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The Courts United States

Hacker McKinnon To Be Extradited To US 571

Vainglorious Coward writes "When UK hacker and Asperger's sufferer Gray McKinnon lost the judicial review of his case it seemed likely that he would be extradited to the US to face charges of hacking almost a hundred systems causing $700,000 worth of damage. Today the UK home secretary rejected his last-ditch attempt to avoid extradition adding that 'his extradition to the United States must proceed forthwith.' McKinnon's relatives are expressing concerns for his health, with his lawyer going so far as to claim that extradition would make the 43-year-old's death 'virtually certain.'"
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Hacker McKinnon To Be Extradited To US

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  • Re:Good grief! (Score:1, Interesting)

    by Anonymous Coward on Thursday November 26, 2009 @07:09PM (#30240478)

    with his lawyer going so far as to claim that extradition would make the 43-year-old's death 'virtually certain'.

    So, international travel with "Asperge's" can cause death?

  • by AKMask ( 843456 ) on Thursday November 26, 2009 @07:43PM (#30240770)
    He tried to quench that 'thirst' by breaking in to a highly sensitive military computer network directly or indirectly depended on by many people in harms way every day. Sounds a hell of a lot like it SHOULD fall under terrorism laws. Think of it this way, if he had bypassed and broken security in person, slipping in to the heart of an actual highly sensitive military base because he was 'curious' his motivation would hardly matter. I'm just glad the terrorism laws are being applied to someone who actually broke them rather then the usual trumped up charges.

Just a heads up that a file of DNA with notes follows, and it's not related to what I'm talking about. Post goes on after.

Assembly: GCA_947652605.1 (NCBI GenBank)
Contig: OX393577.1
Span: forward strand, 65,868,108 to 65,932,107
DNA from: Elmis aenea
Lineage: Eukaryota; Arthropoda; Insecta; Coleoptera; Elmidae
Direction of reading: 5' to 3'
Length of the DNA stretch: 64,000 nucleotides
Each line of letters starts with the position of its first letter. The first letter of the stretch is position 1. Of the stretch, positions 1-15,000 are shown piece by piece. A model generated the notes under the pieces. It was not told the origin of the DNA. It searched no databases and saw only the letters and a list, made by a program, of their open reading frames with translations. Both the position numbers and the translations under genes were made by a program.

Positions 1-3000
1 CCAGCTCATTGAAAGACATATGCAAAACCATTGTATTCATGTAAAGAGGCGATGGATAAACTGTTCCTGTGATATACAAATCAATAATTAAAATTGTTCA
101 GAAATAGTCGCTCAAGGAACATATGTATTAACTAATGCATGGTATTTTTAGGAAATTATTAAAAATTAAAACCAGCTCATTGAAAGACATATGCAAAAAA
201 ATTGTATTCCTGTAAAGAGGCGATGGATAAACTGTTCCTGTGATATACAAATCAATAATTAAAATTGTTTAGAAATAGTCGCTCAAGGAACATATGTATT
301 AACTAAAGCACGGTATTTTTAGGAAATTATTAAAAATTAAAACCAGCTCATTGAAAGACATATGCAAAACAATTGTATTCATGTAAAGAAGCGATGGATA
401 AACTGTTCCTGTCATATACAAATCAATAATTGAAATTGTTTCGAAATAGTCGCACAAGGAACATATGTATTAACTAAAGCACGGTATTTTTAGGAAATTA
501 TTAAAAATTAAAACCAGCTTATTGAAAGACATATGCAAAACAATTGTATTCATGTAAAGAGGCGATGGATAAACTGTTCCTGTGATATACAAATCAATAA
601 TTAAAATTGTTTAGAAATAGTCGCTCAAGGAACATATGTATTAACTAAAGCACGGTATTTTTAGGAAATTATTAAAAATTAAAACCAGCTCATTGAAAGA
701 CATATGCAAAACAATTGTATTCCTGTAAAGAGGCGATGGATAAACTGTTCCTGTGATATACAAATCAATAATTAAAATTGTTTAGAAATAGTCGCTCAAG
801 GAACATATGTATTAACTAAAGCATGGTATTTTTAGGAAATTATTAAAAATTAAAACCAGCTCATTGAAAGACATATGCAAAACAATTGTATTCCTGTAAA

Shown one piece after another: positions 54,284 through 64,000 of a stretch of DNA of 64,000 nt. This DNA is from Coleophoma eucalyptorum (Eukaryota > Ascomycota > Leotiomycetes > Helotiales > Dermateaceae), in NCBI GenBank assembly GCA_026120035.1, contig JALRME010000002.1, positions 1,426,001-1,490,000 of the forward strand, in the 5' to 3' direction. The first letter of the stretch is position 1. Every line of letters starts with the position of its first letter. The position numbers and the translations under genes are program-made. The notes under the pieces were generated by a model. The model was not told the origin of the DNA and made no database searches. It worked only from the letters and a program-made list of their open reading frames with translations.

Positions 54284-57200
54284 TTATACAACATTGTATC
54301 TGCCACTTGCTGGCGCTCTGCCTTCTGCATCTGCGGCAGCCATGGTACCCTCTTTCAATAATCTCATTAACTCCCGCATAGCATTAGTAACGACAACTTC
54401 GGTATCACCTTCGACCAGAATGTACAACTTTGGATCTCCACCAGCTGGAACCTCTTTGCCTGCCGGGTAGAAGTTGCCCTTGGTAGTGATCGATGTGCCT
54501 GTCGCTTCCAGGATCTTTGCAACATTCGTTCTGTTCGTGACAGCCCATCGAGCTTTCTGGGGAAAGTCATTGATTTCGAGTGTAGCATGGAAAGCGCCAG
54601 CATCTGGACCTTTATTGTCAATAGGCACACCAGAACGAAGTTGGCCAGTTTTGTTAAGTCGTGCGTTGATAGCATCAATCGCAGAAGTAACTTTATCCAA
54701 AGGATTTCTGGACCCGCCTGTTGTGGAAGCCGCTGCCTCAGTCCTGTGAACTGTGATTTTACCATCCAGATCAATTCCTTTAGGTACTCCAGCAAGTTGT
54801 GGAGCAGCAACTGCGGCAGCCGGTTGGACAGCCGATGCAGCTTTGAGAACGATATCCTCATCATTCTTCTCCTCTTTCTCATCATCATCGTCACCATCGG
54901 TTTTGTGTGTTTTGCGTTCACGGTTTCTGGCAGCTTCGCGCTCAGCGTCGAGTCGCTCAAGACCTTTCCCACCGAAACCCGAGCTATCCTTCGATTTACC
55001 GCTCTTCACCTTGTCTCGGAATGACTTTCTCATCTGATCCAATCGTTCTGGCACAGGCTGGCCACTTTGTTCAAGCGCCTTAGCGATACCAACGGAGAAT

• Re:UK citizen? (Score:3, Interesting)

    by WowTIP ( 112922 ) on Thursday November 26, 2009 @07:44PM (#30240790)

    Yes, but it seems to be a one way street? Remember the US air force pilot that killed 20 people when cutting the cables of a cable car in Italy, some years ago?

    Iirc they wanted him extradited to Italy, but that was a no go. He was tried in the US and the jury found him "not guilty".

  • by Anonymous Coward on Thursday November 26, 2009 @07:53PM (#30240854)
    The fact that the old lady didn't put up much of a fight when the mugger took her purse doesn't make it less of a mugging. 'But she was so easy to rob, didn't put up any fight at all! Send her to jail since she's not taking any self defense classes!'
  • by Joe The Dragon ( 967727 ) on Thursday November 26, 2009 @08:05PM (#30240962)

    Was he really looking for ufo stuff or just wanted to brag about about getting into US army systems.

    Part of this has to be to so the army does not look that bad and he may even get a deal maybe 10-15 years just to keep this out of court.

    Or did he just find a setup trap that was meant to be that easy to get into like the child porn traps that are out there.

    Was the systems setup that was as no payed for it to be setup right and they wanted to hit what even hacker to foot the bill for it.

  • Re:Hypocrisy (Score:4, Interesting)

    by wronskyMan ( 676763 ) on Thursday November 26, 2009 @08:58PM (#30241336)